Comic Book Engineering

Jan 21, 2005

ASME has launched a new comic strip series to introduce and educate young readers about the history and contributions of mechanical engineering. Each month throughout 2005, the Web-based "funnies" will feature entertaining short stories about amazing engineering accomplishments during the past 125 years since ASME was founded in 1880. The first edition of "Heroes of Engineering" is now available at http://anniversary.asme.org/

"The goal of the comics is to create a fun online medium that could teach young people about what engineers do and how, through their creative genius, they have made our world a better place to live," said Captain Vincent Wilczynski, Ph.D., vice president of ASME's Board on Pre-College Education and a professor of mechanical engineering at the U.S. Coast Guard Academy in New London, Conn.

Wilczynski, along with Coast Guard petty officer and aspiring comics creator and artist, Ron Spellman, introduced the comic series to ASME as a voluntary outreach to young people during the Society's 125th anniversary year. "We hope that the colorful and fun-to-read comics will help inspire the next generation of engineers and inventors," said Wilczynski.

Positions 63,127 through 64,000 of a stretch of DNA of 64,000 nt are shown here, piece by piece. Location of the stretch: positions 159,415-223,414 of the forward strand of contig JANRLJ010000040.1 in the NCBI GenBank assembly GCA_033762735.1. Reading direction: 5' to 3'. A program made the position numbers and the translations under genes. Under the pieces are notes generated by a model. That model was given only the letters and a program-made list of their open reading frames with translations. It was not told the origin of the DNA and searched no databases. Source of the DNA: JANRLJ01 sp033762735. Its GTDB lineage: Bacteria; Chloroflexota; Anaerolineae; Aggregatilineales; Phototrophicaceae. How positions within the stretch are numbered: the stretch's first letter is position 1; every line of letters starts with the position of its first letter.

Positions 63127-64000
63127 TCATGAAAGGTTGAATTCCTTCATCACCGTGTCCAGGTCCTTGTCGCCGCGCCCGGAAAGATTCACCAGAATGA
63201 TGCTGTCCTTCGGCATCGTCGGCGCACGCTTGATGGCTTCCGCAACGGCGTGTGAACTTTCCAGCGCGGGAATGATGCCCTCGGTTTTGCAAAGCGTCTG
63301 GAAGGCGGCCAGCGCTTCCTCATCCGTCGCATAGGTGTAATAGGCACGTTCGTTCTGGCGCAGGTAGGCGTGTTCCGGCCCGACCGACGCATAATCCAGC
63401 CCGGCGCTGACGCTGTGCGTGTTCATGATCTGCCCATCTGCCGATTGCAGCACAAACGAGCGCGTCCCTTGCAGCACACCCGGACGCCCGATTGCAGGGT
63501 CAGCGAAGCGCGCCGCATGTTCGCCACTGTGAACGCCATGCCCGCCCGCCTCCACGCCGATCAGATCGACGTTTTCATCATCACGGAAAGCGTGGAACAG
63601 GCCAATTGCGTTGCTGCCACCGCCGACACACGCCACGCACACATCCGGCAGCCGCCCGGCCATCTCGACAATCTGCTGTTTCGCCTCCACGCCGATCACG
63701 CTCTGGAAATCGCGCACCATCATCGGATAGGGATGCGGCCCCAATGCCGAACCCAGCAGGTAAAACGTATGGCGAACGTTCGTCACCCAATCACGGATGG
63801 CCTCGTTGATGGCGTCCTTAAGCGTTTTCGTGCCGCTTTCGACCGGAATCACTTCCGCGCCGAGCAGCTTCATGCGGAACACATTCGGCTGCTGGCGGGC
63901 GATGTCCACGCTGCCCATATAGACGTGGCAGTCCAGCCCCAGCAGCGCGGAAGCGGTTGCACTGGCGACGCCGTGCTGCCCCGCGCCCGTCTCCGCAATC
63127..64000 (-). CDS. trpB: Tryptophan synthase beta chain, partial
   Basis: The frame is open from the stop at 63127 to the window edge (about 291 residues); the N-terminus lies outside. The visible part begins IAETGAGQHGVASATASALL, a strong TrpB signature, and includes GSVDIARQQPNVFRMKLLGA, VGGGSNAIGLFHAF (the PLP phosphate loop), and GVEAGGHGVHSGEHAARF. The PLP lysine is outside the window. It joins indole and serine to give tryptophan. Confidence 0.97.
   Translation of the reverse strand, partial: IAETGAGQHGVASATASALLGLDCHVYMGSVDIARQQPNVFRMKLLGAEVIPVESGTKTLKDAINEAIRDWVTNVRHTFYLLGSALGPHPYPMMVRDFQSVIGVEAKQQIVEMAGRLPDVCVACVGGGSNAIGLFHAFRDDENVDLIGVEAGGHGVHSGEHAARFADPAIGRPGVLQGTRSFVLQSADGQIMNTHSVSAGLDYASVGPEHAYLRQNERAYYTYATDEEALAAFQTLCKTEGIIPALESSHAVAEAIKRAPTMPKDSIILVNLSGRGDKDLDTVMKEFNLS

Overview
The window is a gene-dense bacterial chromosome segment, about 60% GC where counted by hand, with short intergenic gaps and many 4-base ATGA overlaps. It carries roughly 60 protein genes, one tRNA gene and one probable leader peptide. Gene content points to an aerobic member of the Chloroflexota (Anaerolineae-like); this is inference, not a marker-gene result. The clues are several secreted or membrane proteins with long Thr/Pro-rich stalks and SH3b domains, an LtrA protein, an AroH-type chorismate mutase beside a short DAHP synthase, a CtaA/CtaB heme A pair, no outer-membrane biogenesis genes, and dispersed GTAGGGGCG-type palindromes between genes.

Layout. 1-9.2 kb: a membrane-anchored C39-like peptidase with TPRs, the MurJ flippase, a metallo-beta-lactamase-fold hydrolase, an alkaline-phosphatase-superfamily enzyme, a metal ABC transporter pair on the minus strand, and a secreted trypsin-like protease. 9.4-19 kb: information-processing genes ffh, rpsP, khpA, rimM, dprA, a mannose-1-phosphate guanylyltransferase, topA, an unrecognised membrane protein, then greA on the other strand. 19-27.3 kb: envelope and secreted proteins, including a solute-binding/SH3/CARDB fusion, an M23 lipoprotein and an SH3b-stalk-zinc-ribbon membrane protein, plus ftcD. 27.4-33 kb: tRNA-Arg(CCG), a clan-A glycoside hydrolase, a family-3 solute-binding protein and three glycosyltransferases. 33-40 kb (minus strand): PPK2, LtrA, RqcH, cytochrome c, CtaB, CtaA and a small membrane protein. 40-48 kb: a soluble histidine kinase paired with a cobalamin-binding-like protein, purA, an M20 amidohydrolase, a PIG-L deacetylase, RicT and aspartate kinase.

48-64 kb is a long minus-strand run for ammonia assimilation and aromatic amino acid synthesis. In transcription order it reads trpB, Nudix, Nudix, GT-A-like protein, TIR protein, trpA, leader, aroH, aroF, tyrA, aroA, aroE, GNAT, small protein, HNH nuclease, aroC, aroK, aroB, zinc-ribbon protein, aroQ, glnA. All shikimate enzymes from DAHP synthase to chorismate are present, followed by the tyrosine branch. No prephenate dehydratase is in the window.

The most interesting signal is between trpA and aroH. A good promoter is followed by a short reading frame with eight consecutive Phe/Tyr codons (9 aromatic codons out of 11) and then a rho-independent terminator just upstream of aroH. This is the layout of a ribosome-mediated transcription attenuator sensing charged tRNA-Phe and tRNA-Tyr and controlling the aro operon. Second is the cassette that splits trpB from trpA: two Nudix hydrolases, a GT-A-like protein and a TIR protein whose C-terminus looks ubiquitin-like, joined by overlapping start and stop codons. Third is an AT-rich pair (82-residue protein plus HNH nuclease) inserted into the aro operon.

The first of 12 comics features the contributions of Robert Henry Thurston (1839-1903), an author and pioneer in mechanical engineering education. Thurston provided a means for students to bring the theories of engineering into practice by establishing the first mechanical engineering laboratory model, in 1875, at the Steven Institute of Technology, Hoboken, N.J. He also served as the first president of ASME (1880-1802).

The comic series will cover 12 decades of interesting and perhaps the not-so-well-known significant accomplishments in mechanical engineering. For example in February, learn about Michael Owens' patent of the automatic bottle making machine; in March, the development of the Wright Brothers wind tunnel, and in April, the story of Garrett Morgan, an African American inventor of the "inhalator," better know as the gas mask.

Reviewing each story for historical accuracy and rounding out the volunteer team responsible for writing and producing the monthly comics is J. Lawrence Lee, Ph.D., P.E., and Fellow of ASME. Lee is an engineer-historian at the Historic American Engineering Record, a branch of the U.S. National Parks Service, and is a former chair of the ASME History and Heritage Committee.

Source: ASME

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